The Minister was keen to move to developing a national ICH policy framework, aided by funding of $99,000 via the Intergovernmental Committee for the Safeguarding of the Intangible Cultural Heritage.
Lastly, Minister Powel met with Gabriela Ramos, Assistant Director-General for the Social and Human Sciences of UNESCO, to brief her on the advanced stage in the development of a national sports policy framework, a project that was originally at the instigation of UNESCO’s sport policy unit. A UNESCO-accredited sports expert final recommendations, now approved by Cabinet of Ministers, is moving towards the implementation stage, with the assistance of the Commonwealth Secretariat in London.
Before leaving Paris, Ambassador Doyle organised a meeting for Minister Powell to greet Brazil minister for education, André Chermon, and Science Minister of Venezuela, Gabriela Jimenez.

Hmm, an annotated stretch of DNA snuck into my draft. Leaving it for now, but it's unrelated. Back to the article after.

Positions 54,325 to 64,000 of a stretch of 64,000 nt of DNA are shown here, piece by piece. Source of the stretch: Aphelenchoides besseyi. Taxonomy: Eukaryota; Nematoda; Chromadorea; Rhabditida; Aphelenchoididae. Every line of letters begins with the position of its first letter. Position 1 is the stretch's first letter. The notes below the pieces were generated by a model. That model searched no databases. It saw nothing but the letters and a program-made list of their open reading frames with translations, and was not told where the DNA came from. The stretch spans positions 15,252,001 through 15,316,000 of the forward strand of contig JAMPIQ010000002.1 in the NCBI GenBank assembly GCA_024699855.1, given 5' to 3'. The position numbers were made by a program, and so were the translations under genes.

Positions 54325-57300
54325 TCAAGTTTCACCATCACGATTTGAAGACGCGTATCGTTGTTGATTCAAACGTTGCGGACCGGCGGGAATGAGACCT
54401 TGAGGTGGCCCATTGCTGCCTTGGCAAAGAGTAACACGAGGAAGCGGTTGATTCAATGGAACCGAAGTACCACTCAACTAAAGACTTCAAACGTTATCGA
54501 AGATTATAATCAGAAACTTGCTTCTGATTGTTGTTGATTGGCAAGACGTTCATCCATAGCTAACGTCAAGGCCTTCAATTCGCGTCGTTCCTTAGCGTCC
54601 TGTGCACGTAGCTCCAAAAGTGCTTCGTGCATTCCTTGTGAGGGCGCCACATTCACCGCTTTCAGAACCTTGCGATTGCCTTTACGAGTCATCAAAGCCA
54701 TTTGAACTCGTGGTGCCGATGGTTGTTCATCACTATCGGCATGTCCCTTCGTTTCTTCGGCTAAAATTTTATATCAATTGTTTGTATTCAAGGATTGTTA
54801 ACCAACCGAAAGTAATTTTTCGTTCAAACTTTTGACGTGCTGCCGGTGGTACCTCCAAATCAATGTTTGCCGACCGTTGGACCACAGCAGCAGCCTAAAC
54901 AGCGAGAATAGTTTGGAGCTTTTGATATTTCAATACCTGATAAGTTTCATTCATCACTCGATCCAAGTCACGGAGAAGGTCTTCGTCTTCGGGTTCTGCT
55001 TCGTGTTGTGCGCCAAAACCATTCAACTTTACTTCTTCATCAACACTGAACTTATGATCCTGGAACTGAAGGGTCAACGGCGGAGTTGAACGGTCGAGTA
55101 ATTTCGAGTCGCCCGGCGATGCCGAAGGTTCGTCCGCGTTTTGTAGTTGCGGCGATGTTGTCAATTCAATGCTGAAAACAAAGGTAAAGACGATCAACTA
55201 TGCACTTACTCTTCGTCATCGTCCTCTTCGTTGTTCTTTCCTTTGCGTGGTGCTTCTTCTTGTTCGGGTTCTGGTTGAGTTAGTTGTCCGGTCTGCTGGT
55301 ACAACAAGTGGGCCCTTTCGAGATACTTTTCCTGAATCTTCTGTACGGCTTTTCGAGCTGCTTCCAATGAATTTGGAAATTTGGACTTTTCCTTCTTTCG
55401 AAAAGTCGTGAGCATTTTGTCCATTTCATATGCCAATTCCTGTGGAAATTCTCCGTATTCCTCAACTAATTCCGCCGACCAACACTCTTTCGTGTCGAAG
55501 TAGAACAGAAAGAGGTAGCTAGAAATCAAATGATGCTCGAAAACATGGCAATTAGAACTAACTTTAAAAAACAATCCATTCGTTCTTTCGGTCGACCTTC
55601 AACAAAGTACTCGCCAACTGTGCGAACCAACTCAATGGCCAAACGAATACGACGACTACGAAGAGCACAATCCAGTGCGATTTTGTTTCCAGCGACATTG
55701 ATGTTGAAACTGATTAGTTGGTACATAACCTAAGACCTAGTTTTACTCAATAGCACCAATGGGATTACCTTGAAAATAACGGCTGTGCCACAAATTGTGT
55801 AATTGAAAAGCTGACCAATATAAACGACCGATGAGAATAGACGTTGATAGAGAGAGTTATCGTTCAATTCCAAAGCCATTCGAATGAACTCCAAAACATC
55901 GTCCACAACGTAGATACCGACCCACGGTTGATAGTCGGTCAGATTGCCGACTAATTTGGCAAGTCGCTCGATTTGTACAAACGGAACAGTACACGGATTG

The Minister was briefed on the UNESCO Transcultural Programme, an European Commission funded activity aimed at integrating Cuba and the wider Caribbean region through supporting young artists and cultural professionals developing a career related to culture and creativity.
Commented Ambassador Doyle on the conclusion of Minister Powell’s visit to UNESCO: “St. Kitts and Nevis can be proud of its legacy at UNESCO in securing a high-level of technical expertise in critical areas of the country’s sustainable development goals that underpin education policy, a sports framework and intangible cultural heritage”.
Added Minister Powell: “Despite the challenges on the ground arising from the Covid-19 pandemic, officials from the Ministry of Education, Youth Empowerment, Sport & Culture, and relevant stakeholders, are to be congratulated for their efforts in achieving extraordinary results, working closely with UNESCO. It is reassuring to hear at UNESCO that, yet again, we have been seen by experts as a model for the rest of the Caribbean”.